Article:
Article Text

Download PDFPDF
Silver sulphadiazine cream in burns
  1. Saiqa Hussain, Medical Student,
  2. Craig Ferguson, Clinical Research Fellow
  1. Manchester Royal Infirmary, Manchester, UK

    Statistics from

    Request Permissions

    If you wish to reuse any or all of this article please use the link below which will take you to the Copyright Clearance Center’s RightsLink service. You will be able to get a quick price and instant permission to reuse the content in many different ways.

    Report by Saiqa Hussain, Medical StudentSearch checked by Craig Ferguson, Clinical Research FellowManchester Royal Infirmary, Manchester, UK


    A short-cut review was carried out to establish whether silver sulphadiazine cream is better than normal dressing in promoting healing without infection. A total of 410 papers were found using the reported searches, of which 12 showed the best evidence to answer the clinical question. The author, date and country of publication, patient group studied, study type, relevant outcomes, results and study weaknesses of these best papers are tabulated. It is concluded that although there is evidence of antibacterial effect, there is no direct evidence of improved healing or reduced infection.

    Clinical scenario

    A 25-year-old science teacher presents to the emergency department with a partial thickness burn on her hand because of being careless with a bunsen burner. You wonder if silver sulphadiazine cream is better than normal dressings in reducing the risk of infection and healing time.

    Three part question

    In [an adult patient with burns] is [silver sulphadiazine cream better than normal dressings] at [reducing infection and decreasing the time required for healing]?

    Search strategy

    Medline using the OVID interface 1966 to September week 3 2006. [exp Silver Sulfadiazine/OR silver OR exp Sulfadiazine/OR flamazine OR flammazine] and [exp Burns/OR thermal OR thermal burn$.mp. OR burn$.mp. OR thermal injur$.mp OR OR heat injur$.mp.] limit to English language and humans.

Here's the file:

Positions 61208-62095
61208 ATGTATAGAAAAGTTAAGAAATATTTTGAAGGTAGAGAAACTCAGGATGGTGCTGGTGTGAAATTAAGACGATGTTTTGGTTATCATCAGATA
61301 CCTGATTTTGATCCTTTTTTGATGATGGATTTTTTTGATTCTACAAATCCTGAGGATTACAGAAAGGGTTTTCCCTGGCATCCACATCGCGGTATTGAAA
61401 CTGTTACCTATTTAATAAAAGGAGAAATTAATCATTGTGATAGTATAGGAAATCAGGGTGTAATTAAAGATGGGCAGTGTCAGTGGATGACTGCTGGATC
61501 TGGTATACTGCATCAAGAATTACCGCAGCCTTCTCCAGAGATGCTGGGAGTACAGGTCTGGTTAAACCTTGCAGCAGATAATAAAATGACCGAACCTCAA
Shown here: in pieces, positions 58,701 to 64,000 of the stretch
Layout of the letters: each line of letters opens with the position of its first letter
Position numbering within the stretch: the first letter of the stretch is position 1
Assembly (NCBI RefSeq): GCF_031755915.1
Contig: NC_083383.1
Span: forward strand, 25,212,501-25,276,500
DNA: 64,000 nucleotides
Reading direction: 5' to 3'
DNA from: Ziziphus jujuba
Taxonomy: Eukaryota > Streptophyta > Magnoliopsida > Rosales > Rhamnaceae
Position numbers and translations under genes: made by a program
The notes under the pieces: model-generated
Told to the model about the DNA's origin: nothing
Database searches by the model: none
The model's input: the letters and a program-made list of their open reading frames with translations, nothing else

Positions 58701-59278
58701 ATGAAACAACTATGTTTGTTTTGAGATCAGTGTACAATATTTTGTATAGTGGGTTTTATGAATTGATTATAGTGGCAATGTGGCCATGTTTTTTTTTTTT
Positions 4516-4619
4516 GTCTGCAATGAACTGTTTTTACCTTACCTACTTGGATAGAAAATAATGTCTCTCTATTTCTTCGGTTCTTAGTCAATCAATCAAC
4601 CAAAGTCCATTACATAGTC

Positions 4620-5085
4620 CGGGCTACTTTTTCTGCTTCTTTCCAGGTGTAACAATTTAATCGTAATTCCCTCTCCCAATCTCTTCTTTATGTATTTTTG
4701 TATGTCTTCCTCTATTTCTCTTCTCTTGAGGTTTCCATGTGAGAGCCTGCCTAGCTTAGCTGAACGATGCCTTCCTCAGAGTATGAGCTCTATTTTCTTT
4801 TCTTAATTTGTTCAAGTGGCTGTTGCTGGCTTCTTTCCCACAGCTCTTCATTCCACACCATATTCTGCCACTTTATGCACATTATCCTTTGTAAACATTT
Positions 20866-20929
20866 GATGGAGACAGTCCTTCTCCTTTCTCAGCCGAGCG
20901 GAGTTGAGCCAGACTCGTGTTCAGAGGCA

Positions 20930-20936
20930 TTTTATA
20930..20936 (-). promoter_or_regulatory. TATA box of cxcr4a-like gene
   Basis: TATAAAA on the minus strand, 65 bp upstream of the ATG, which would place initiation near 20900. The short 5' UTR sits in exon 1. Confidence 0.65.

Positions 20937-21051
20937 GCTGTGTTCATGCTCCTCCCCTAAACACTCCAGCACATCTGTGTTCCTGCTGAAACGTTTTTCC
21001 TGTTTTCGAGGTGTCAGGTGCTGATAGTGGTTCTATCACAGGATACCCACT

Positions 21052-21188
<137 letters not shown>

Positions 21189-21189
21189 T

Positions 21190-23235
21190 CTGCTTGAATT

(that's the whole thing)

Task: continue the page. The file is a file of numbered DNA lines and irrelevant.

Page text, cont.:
Cochrane Database of Systematic Reviews Issue 2 2006. “silver sulphadiazine” or “flamazine”


    410 papers were found in Medline, of which 12 were relevant.


    Silver sulphadiazine has been shown to decrease the bacterial colonisation of burn wounds. The mechanism is not clear, but each of the components has a synergistic effect on the other to provide a bacteriocidal effect in vivo. Adverse effects include local skin reaction, hypersensitivity reactions and occasionally leucopenia, although this is usually self-limiting.

    Despite this fact, there is little evidence to show that the use of this topical agent reduces bacterial wound infections or sepsis in patients with burns. The small studies listed here suggests that sulphadiazene may in fact delay wound healing and the way forward may be to simply provide a clean, moist and undisturbed environment to allow healing. One confounding factor in these studies may be that the flamazine dressings tended to be changed every 12 h whereas the other dressings were left intact for longer.


    Despite evidence of the antibacterial properties of this compound, no evidence showing a definitive improvement in outcome in terms of infection rates or healing time was found. Local advice should be followed.

    Table 1

    Report by Saiqa Hussain, Medical StudentSearch checked by Craig Ferguson, Clinical Research FellowManchester Royal Infirmary, Manchester, UK